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Cheops: the science begins

Written by  Wednesday, 15 April 2020 09:00
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ESA’s first mission dedicated to the study of exoplanets is about to start its science operations after successfully completing its in-orbit commissioning phase.

Cheops (Characterising Exoplanet Satellite) was launched from Europe’s Spaceport in French Guiana on 18 December 2019. Since then the telescope cover opened and started observing its first stars.  Now that the spacecraft, telescope’s optical performance, detectors and electronics are all working as planned, Cheops will study hundreds of known exoplanets orbiting bright stars. The mission will use the transit method – recording the minute dip in light as a planet passes in front of its host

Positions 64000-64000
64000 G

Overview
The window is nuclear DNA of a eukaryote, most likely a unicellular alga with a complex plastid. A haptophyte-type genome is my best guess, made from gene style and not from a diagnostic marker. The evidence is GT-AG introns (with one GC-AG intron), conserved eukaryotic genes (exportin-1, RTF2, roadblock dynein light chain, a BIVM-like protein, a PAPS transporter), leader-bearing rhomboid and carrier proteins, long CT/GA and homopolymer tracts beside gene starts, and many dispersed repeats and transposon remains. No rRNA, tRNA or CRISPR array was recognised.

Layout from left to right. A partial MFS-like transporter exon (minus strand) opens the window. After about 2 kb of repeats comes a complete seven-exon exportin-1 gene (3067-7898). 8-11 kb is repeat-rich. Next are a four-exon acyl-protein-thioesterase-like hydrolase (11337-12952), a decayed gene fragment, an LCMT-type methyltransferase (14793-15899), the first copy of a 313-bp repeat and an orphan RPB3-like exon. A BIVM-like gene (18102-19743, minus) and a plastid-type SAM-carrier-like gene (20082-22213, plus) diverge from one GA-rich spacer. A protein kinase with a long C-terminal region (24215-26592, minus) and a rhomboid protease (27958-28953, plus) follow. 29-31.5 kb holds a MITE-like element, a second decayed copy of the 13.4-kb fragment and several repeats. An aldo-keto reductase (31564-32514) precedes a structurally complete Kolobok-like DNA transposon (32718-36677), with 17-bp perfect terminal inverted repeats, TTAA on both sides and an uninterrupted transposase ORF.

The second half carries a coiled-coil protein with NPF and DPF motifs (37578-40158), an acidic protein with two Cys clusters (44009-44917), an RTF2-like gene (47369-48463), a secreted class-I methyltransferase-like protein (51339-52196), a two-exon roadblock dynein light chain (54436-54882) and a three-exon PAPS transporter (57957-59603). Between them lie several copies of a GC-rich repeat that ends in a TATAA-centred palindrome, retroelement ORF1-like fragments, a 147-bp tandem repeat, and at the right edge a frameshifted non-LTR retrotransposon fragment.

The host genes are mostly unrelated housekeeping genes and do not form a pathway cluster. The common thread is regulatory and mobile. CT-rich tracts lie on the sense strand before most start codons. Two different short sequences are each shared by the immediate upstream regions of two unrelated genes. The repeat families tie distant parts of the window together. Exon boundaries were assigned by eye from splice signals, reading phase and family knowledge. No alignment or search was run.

ESA’s first mission dedicated to the study of exoplanets is about to start its science operations after successfully completing its in-orbit commissioning phase.

Cheops (Characterising Exoplanet Satellite) was launched from Europe’s Spaceport in French Guiana on 18 December 2019. Since then the telescope cover opened and started observing its first stars. Now that the spacecraft, telescope’s optical performance, detectors and electronics are all working as planned, Cheops will study hundreds of known exoplanets orbiting bright stars. The mission will use the transit method – recording the minute dip in light as a planet passes in front of its host star – to measure planet sizes with unprecedented precision and accuracy and to determine their densities by combining these with independent measurements of their masses.

Cheops is a small (or S class) mission in ESA's Science Programme, developed as a partnership with Switzerland, with important contributions from Austria, Belgium, France, Germany, Hungary, Italy, Portugal, Spain, Sweden and the United Kingdom. The science mission will continue until October 2023 and will expand our understanding of exoplanets and the Universe we live in.


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